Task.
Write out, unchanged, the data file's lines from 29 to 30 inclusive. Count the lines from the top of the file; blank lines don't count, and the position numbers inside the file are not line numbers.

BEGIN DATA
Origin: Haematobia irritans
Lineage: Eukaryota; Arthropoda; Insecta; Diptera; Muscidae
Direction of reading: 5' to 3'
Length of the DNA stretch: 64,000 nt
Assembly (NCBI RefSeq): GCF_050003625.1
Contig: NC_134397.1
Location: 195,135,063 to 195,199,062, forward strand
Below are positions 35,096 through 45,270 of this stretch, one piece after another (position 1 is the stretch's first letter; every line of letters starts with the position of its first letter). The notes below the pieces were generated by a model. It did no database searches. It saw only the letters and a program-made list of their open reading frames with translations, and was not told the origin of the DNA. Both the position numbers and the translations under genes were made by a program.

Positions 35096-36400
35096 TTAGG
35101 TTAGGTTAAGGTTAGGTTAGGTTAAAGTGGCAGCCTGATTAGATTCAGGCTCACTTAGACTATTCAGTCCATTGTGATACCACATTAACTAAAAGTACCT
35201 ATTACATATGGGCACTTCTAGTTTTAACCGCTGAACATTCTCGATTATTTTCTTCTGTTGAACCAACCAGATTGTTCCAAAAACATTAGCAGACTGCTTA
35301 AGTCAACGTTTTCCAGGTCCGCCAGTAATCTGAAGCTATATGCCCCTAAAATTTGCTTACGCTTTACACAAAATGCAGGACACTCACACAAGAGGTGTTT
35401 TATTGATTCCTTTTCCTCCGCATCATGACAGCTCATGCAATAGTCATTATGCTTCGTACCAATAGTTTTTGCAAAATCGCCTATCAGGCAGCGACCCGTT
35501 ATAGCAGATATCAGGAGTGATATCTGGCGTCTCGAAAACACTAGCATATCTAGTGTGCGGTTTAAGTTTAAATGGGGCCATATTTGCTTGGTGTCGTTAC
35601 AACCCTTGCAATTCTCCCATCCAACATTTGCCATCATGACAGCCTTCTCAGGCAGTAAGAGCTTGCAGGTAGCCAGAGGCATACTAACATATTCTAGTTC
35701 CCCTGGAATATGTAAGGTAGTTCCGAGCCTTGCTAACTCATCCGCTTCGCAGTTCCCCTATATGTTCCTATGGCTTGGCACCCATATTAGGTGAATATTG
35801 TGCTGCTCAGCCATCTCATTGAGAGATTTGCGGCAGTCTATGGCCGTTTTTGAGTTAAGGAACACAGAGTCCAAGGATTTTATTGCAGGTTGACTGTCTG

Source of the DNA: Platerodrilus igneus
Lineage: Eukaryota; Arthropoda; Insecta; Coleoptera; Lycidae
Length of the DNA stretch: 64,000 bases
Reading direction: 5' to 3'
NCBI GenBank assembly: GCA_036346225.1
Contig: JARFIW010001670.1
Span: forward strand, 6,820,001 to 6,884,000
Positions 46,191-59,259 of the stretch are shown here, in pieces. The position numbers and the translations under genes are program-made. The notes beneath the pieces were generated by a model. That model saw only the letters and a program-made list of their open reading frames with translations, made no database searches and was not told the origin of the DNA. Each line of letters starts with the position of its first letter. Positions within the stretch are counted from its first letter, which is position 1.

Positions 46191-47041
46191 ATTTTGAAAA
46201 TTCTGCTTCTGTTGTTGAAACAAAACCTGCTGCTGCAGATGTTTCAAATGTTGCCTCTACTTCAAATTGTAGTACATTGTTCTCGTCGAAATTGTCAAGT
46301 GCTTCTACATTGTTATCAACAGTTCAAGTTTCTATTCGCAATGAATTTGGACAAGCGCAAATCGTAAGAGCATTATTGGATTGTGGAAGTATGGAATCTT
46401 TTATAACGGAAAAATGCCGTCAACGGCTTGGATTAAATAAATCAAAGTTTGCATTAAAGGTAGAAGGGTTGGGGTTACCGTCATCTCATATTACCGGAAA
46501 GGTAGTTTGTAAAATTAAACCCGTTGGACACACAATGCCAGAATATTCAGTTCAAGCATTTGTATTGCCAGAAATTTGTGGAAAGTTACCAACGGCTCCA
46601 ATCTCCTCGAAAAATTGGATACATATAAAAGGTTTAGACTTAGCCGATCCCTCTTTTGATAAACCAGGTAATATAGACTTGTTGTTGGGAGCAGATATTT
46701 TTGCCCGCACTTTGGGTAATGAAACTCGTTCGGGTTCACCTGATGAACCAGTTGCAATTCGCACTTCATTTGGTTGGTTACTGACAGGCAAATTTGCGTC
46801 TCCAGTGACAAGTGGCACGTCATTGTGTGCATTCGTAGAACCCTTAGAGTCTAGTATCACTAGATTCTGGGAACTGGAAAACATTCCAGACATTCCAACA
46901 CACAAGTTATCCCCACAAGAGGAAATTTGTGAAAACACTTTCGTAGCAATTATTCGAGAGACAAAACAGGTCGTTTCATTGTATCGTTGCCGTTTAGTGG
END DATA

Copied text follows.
46201 TTCTGCTTCTGTTGTTGAAACAAAACCTGCTGCTGCAGATGTTTCAAATGTTGCCTCTACTTCAAATTGTAGTACATTGTTCTCGTCGAAATTGTCAAGT
46301 GCTTCTACATTGTTATCAACAGTTCAAGTTTCTATTCGCAATGAATTTGGACAAGCGCAAATCGTAAGAGCATTATTGGATTGTGGAAGTATGGAATCTT